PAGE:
Copy the below code and save it as in your research directory.

 import os import sys args = sys.argv directory = args [1] protoc_path = args [2] for file in os.listdir (directory): if file.endswith (". Proto"): os.system (protoc_path + "" + directory + "/" + file + "--python_out =. ") 

Go to the research directory on the command line and use the command below.

 python .object_detectionprotos .inprotoc 

This compiles all protobuf files and creates a file from each name.proto file in the / object_detection / protos folder.
Finally, run the following commands from the models-master / research directory:

 python build python install 

This completes the installation and installs the package with named object-Detection .

  • API Testing:
    To test the Object Detection API, go to object_detection and enter the following command:
     jupyter notebook object_detection_tutorial.ipynb 

    This opens Jupyter notebook in a browser.
    Note. If the first cell of your notebook contains the line sys.path.append ("..") , remove this line.

    Run all cells in the notebook and check if you get output similar to the image below:

  • Thanks to this we have successfully tuned our car.

    Let’s start our journey!

    To get to our destination, we need to cross 6 control points:

    1. Prepare the dataset
    2. Marking the dataset
    3. Creating records for training
    4. Setting up training
    5. Training the model
    6. Exporting an output graph

    Plan what objects you want to detect using the classifier.

    • Monitor point 1: preparing the dataset:

      In this adventure, I’m going to build a classifier that detects shoes and water bottles. Remember, the dataset — this is the most important thing in building a classifier. This will be the basis of your classifier, which is used to detect objects. Collect as many different and varied images of objects as possible. Create a directory called images inside the research directory. Save 80% of the images to the trains directory and 20% of the images to the test directory inside the image directory. I collected 50 images in the train catalog and 10 images in the test catalog. The more images, the higher the accuracy of your classifier.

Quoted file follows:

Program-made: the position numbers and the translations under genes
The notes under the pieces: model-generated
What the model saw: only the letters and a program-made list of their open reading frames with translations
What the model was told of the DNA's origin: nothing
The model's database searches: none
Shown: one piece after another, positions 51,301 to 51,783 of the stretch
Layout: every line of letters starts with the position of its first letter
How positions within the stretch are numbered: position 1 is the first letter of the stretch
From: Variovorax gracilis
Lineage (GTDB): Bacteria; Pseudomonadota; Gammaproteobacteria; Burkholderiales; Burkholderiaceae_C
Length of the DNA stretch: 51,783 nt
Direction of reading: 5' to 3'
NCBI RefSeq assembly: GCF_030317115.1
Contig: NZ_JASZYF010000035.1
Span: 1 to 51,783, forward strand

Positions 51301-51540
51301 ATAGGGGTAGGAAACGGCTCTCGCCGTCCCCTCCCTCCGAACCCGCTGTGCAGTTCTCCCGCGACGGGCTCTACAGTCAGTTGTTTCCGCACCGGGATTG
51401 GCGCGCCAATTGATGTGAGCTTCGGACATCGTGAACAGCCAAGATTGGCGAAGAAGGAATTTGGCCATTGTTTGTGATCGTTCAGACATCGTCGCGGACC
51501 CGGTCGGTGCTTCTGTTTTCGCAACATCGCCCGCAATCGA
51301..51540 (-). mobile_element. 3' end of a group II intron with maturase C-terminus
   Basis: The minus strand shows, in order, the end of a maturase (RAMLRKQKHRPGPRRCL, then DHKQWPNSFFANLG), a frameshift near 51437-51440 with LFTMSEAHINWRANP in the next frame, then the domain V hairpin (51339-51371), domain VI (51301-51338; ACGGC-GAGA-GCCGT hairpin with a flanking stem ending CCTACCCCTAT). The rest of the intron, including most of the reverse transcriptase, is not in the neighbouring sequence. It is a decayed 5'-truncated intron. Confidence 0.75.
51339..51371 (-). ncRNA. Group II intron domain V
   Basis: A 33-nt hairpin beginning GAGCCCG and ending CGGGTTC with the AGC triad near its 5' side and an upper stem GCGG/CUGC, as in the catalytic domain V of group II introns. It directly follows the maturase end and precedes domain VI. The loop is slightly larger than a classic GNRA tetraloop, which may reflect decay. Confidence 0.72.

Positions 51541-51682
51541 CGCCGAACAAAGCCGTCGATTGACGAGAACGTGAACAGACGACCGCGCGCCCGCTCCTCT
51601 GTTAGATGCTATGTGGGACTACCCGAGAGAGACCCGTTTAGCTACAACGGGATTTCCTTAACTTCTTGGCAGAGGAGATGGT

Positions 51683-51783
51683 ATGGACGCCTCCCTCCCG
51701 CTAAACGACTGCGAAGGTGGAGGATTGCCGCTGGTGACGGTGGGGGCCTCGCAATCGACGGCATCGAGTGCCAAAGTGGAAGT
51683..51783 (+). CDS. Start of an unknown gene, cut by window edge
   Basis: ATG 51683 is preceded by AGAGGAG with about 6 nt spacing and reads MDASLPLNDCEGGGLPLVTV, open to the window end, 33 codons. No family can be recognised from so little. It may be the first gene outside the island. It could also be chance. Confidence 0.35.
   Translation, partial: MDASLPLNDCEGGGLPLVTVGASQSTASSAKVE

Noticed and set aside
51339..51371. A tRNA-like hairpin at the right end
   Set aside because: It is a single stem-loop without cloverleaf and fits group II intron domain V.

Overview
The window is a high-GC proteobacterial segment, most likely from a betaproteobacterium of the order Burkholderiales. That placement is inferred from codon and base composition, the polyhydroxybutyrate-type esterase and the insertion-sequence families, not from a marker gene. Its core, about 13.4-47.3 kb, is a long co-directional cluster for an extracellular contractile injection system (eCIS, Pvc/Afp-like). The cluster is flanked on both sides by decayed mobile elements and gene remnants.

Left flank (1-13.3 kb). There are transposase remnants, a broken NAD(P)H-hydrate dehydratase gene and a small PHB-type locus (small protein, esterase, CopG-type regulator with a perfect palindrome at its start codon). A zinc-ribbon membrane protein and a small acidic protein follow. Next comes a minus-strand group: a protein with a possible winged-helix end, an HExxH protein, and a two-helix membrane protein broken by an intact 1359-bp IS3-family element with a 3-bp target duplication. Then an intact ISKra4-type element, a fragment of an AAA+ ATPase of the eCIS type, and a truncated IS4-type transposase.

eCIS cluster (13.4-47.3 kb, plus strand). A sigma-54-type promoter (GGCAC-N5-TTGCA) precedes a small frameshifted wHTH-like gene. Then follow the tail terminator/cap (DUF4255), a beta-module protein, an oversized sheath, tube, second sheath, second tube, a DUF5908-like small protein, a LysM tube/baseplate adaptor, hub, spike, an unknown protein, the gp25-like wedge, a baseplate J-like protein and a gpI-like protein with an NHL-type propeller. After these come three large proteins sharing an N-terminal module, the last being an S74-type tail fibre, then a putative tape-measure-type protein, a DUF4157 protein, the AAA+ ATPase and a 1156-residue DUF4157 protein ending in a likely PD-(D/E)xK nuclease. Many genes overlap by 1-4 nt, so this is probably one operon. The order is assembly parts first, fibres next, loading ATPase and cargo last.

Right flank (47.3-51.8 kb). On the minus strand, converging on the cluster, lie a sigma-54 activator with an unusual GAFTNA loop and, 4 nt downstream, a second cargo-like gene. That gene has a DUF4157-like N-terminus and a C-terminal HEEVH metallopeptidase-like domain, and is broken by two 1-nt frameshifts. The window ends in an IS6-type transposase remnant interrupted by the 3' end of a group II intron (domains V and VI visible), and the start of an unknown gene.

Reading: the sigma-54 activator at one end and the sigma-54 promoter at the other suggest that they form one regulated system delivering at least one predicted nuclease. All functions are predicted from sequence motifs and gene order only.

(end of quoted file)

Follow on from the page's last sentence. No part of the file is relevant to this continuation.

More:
Images in the train catalog

      Images in the test directory

    • Checkpoint 2: dataset labeling:
      To cross this breakpoint, we need a tool called labelimg . You can get it from: labelimg download

      Open labelimg app and start drawing rectangle-method/">rectangles on the image wherever nor was the object located. And label them with the appropriate name as shown in the picture:

      Save each image after labeling that generates an XML file with the name of the corresponding image as shown in the image below.

    • Checkpoint Step 3: Creating Records for Training:
      To cross this breakpoint, we need to create TFRecords that can serve as input for training the object detector. To create TFRecords we will use two scripts from Racoon Detector from Dat Tran . Namely, the files and . Download them and save them in the object_detection folder.